Praying with the principal


Davenport’s St. Paul the Apostle students participate in Liturgy of the Hours

By Barb Arland-Fye
The Catholic Messenger

DAVENPORT — Second-graders in Kirstyn Wilson’s classroom are all ears at 8:15 a.m. as their principal, Julie Delaney, begins an adaptation of Morning Prayer over the intercom at St. Paul the Apostle Catholic School.

Barb Arland-Fye
Kirstyn Wilson’s second-grade class at St. Paul the Apostle Catholic School in Davenport recites Psalm 117 at the beginning of the school day. To see a video, click on our video page at

“O God, come to my assistance,” Delaney begins. “O Lord, make haste to help me,” the children respond while making the sign of the cross.
The antiphonal form of prayer continues for about five minutes, with students throughout the elementary school building responding to Delaney’s lead. She can’t see or hear them from her office, but is confident they are responding in their classrooms.


As part of this ritual, adapted from Morning Prayer, Liturgy of the Hours, the students have memorized Psalm 117, the shortest psalm in the Book of Psalms. They pray with Delaney:

“O praise the Lord all you nations,
Acclaim him, all you peoples!
Strong is his love for us;
He is faithful forever.”

The school’s inspiration for mini Morning Prayer is Father Bill Kneemiller, who serves as the parish’s parochial vicar and as chaplain for the school and the Kahl Home in Davenport. When St. Paul the Apostle’s pastor, Father Tony Herold, asked Fr. Kneemiller to serve as the school’s chaplain, “I was thinking of ways to introduce Morning Prayer to the students,” said Fr. Kneemiller. “I thought maybe I could teach them Psalm 117, which is the shortest psalm in the Book of Psalms.”

He shared his thoughts with Delaney, who “on her own initiative, started praying Psalm 117 with the morning announcements. I was happy to see that the teachers were putting it up on their whiteboards,” Fr. Kneemiller said. “Three weeks later, I went into the kindergarten class and said, ‘Hey kids, how many of you know Psalm 117?’ Ninety percent raised their hand and started praying it. The teacher and the assistant were genuinely surprised.”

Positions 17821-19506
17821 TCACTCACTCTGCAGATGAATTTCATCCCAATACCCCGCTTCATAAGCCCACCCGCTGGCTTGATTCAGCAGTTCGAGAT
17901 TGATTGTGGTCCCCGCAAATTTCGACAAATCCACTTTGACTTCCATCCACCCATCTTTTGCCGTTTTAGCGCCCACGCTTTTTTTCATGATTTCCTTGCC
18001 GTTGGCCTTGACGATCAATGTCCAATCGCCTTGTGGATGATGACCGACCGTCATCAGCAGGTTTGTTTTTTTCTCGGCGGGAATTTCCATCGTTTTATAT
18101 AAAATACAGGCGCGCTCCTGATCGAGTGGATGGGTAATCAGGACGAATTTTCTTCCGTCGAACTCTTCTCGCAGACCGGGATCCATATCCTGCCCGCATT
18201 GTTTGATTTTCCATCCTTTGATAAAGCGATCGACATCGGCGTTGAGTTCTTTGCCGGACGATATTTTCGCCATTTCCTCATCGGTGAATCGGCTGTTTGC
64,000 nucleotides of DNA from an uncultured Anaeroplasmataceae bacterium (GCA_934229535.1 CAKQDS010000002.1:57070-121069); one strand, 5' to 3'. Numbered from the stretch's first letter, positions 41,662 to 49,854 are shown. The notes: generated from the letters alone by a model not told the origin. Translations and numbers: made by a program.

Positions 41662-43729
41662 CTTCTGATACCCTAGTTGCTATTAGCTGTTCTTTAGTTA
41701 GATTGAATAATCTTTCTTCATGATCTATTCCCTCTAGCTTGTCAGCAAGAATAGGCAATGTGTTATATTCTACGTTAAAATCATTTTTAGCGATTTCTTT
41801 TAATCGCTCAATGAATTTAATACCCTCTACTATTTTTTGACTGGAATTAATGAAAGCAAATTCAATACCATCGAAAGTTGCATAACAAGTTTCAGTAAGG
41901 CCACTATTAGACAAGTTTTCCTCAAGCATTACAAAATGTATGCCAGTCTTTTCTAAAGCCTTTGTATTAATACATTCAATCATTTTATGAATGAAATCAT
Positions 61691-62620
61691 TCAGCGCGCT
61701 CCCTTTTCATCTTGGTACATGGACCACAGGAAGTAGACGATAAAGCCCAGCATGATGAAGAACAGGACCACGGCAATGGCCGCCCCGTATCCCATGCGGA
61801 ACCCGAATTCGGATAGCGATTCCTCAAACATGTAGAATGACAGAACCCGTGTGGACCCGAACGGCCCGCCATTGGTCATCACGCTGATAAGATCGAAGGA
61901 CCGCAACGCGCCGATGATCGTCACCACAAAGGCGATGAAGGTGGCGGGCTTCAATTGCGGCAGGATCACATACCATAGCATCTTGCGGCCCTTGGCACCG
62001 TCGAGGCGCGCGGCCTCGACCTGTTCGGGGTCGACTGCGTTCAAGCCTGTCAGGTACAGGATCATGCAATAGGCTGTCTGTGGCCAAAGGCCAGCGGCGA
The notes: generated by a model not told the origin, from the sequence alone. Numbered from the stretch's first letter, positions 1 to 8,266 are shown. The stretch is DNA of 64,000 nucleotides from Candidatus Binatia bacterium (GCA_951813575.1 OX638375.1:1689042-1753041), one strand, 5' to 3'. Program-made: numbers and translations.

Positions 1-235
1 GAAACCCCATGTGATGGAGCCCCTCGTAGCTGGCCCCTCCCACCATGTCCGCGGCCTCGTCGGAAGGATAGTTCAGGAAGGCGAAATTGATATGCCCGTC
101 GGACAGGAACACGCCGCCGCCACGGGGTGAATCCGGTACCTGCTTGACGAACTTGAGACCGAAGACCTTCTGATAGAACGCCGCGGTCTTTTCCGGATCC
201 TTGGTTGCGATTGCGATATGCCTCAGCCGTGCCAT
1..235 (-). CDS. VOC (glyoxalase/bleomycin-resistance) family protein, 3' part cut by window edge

Together, Fr. Kneemiller and Delaney built on the enthusiasm for Psalm 117 by creating a template for Morning Prayer, following by announcements. “We have always begun the day with prayer and ended the day with prayer,” Delaney said. “We used to have a different prayer each month. Now we have a form of Liturgy of the Hours that we do in the morning as a school. We pray Psalm 117 as part of it.”
One Friday, at the end of his homily during the all-school Mass, Fr. Herold asked the kids if they could pray Psalm 117 together. “The whole school knows it and prays it together,” Fr. Kneemiller said. “One of the goals this Lent is to have the school kids teach this psalm to their parents. If the kindergarten kids can learn and memorize it, why can’t the adults?”

Ultimately, the goal is to encourage families throughout the diocese to make time to pray the official prayer of the church in their homes. To assist with this effort at St. Paul the Apostle, Fr. Kneemiller and some benefactors are making available “Shorter Christian Prayer” books, which contain Morning Prayer, Evening Prayer and Night Prayer. Fr. Kneemiller purchases the books through Religious Supply Center in Davenport, which has sold nearly 900 of the books in the last year and a half, according to owner Mark Gould. The gold-leaf edition of the book, which Fr. Kneemiller insists on, sells for $20.

“He has a great passion for this particular book. He’s spreading the word and it continues to grow in popularity because of his knowledge of the book and his passion for the book and what it means to him,” Gould said. The prayer book wasn’t quite as popular before Fr. Kneemiller began promoting it diocesan-wide. “He moves them,” Gould continued. “I feel like I’m just the distributor of his word.”

What is Liturgy of the Hours?

Liturgy of the Hours is the official prayer of the Catholic Church for all of God’s people and has its roots in Jewish prayer in the Old Testament. The Jewish people sanctified the day, praising God throughout.

In Christianity, this antiphonal form of prayer — which can be prayed by two alternating groups, two individuals, or alone — consists of antiphons, psalms, canticles, prayers and intercessions. Before the Second Vatican Council, Liturgy of the Hours, also known as the Divine Office, was prayed by clergy and religious. Even today, deacons and priests at their ordination promise to pray Liturgy of the Hours. The council fathers declared Liturgy of the Hours to be the universal prayer for all the faithful.

The two pivotal hours are morning and evening prayers, making this form of prayer a great way to start and end the day. Liturgy of the Hours doesn’t have to take a lot of time. Night Prayer, for example, can be prayed in five minutes. That’s how Father Bill Kneemiller of the Diocese of Davenport encourages families and individuals to get started with praying Liturgy of the Hours.

Morning Prayer @ St. Paul’s (Audio)


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